TestContext.CurrentContext.Test.Properties.Get("ReliableStateManager") as IReliableStateManager;
}

But somehow the state manager needs to get into the text context. This magic happens in the RunAsync method of the stateful service that hosts the tests.

ConcurrentQueue<string> output = new ConcurrentQueue<string>();

protected override async Task RunAsync(CancellationToken cancellationToken) {
    
    var runner = new NUnitTestAssemblyRunner(new DefaultTestAssemblyBuilder());
    runner.Load(GetType().Assembly, new Dictionary<string, object>());
    runner.RunAsync(new CompositeListener(
        new ContextAwareTestListener(StateManager),
        new TeamCityEventListener(new TextWriterConcurrenctQueueDecorator(output))), TestFilter.Empty);

    using (cancellationToken.Register(() => runner.StopRun(force: false)))
    {
        // rest omitted
    }
}

As a package dependency, I used NUnitLite. It has everything you need to host tests inside a library, console or like we do inside a ServiceFabric stateful service. The assumption of the sample I show here is that all tests are written in the same assembly that contains the stateful service definition. With that assumption / convention, I can create an NUnitTestAssemblyRunner¬†and load the current assembly as a test assembly into the runner. In the RunAsync method of the test runner, we can provide implementations of the¬†ITestListener interface. Test listeners can report state changes of tests or interact with the tests definitions. ¬†In my case, I used a composite listener who manages a series of listeners. The responsibility of the ContextAwareTestListener is to fill the reliable state manager into the test properties so that the StatefulServiceContextAwareBase can read it again. Let’s see how it looks like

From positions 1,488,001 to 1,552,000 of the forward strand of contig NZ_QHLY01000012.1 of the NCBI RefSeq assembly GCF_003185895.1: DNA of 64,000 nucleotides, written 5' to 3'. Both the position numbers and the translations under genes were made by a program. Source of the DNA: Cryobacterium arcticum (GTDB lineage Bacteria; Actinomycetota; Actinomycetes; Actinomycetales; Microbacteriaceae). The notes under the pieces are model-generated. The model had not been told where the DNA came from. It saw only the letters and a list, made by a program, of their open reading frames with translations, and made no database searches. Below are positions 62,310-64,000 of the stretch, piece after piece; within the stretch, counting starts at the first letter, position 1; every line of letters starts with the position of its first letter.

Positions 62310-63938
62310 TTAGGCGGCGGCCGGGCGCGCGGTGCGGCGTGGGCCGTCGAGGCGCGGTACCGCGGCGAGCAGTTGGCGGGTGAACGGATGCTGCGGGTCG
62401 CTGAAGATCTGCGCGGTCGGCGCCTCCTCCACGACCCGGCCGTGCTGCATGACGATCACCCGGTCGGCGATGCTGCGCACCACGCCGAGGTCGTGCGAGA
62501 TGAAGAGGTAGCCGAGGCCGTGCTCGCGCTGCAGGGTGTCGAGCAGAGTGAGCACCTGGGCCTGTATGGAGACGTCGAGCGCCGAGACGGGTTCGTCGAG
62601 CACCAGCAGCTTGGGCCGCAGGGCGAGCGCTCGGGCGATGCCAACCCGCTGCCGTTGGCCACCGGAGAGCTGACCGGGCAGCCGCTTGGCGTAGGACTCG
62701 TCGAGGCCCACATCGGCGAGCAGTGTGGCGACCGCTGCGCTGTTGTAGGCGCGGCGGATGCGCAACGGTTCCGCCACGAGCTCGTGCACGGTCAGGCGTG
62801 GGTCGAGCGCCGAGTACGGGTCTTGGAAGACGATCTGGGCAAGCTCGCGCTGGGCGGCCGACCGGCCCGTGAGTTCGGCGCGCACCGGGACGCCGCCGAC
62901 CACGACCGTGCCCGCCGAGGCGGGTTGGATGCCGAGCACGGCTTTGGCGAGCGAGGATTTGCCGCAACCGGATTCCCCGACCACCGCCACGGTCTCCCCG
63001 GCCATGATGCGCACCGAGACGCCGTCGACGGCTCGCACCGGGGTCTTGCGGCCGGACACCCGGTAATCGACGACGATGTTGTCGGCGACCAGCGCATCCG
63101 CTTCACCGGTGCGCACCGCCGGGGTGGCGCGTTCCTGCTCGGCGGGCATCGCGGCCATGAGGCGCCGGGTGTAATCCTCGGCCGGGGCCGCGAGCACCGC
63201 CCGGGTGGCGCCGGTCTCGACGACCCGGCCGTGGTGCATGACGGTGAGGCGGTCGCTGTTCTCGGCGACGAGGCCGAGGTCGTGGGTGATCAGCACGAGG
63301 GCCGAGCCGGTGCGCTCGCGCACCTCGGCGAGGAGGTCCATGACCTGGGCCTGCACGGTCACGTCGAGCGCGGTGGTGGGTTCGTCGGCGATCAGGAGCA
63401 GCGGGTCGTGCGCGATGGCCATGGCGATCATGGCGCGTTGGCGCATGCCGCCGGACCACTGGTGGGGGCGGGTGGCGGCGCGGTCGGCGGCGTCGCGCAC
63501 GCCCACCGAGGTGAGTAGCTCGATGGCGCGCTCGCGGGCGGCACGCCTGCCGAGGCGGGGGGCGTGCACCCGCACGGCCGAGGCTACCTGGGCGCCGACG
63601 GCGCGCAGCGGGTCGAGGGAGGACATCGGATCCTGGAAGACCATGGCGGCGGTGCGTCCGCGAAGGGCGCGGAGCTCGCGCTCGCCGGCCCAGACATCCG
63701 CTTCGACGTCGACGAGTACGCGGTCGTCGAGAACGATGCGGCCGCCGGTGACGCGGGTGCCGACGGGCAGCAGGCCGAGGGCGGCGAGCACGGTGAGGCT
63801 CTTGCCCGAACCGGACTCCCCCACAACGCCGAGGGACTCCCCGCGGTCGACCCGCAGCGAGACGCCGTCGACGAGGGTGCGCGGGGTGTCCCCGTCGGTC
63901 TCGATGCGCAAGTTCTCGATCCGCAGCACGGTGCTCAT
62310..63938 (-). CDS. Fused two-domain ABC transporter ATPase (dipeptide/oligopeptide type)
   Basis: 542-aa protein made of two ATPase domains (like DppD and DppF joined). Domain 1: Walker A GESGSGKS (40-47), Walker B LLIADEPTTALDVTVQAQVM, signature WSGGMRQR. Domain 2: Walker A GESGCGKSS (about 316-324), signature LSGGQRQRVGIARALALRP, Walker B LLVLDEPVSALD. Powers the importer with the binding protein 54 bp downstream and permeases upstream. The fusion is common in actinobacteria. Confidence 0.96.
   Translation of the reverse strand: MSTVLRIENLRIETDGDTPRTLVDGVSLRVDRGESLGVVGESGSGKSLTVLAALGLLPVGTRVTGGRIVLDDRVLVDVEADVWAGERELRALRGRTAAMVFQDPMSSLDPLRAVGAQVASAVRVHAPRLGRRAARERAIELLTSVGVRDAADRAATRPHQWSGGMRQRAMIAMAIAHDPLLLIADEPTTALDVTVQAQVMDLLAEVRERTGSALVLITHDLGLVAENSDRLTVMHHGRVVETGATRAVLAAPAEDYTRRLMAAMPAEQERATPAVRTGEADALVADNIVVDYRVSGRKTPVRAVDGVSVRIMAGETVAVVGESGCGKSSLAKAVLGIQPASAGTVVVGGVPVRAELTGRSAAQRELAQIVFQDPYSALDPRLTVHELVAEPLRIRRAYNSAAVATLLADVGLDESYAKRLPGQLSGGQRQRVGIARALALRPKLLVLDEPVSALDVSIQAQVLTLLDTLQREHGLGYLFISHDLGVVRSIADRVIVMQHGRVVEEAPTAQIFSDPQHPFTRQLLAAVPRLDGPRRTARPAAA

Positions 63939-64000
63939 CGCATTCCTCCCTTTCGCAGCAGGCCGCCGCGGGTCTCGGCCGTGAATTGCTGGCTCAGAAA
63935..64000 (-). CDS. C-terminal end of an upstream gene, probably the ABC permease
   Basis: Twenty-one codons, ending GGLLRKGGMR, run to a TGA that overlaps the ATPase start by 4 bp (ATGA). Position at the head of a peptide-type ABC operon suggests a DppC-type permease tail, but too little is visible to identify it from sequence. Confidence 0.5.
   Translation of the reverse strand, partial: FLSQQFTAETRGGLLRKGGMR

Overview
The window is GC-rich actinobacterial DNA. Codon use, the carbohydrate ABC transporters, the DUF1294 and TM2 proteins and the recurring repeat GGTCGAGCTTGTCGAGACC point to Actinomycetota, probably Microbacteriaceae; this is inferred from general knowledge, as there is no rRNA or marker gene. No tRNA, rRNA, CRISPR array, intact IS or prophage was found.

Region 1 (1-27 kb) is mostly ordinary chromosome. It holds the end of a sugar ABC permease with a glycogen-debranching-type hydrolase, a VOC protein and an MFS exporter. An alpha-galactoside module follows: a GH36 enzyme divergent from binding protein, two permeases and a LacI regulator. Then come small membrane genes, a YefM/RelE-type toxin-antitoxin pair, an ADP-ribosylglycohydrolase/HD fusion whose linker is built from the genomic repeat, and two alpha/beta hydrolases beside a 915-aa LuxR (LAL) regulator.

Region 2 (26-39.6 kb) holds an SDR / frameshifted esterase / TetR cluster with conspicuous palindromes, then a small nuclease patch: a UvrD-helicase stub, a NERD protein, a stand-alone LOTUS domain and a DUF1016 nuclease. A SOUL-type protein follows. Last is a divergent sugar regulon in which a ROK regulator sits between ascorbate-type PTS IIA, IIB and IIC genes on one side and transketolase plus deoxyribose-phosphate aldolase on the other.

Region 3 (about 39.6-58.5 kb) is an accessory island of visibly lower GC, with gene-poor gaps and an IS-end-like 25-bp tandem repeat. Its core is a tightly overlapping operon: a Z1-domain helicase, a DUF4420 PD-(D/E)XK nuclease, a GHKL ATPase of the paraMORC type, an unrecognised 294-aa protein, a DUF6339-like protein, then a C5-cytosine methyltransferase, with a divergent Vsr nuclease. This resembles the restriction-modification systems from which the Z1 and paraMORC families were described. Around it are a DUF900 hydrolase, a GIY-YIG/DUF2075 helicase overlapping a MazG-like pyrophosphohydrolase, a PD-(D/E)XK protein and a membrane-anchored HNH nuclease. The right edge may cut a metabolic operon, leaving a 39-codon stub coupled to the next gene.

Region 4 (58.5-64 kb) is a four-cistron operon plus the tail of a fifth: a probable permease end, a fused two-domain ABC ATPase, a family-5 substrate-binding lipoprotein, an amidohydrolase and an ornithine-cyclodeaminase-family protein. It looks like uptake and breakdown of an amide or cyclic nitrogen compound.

class ContextAwareTestListener : ITestListener {
    private IReliableStateManager statefulStateManager;

    public ContextAwareTestListener(IReliableStateManager stateManager) {
        statefulStateManager = stateManager;
    }

    public void TestStarted(ITest test) {
        test.Properties.Add("ReliableStateManager", statefulStateManager);
    }

    // ...
}

Since I’m running the tests inside TeamCity, I add the TeamCityEventListener defined in the NUnitLite package. The listener adds messages to a TextWriter which can be interpreted by TeamCity to visualise the state and the outcome of test runs. In my example, I used a ConcurrentQueue<string> to insert the lines and read it again. So I wrote a StringWriter adapter which forwards WriteLines into the concurrent queue.

class TextWriterConcurrenctQueueDecorator : StringWriter {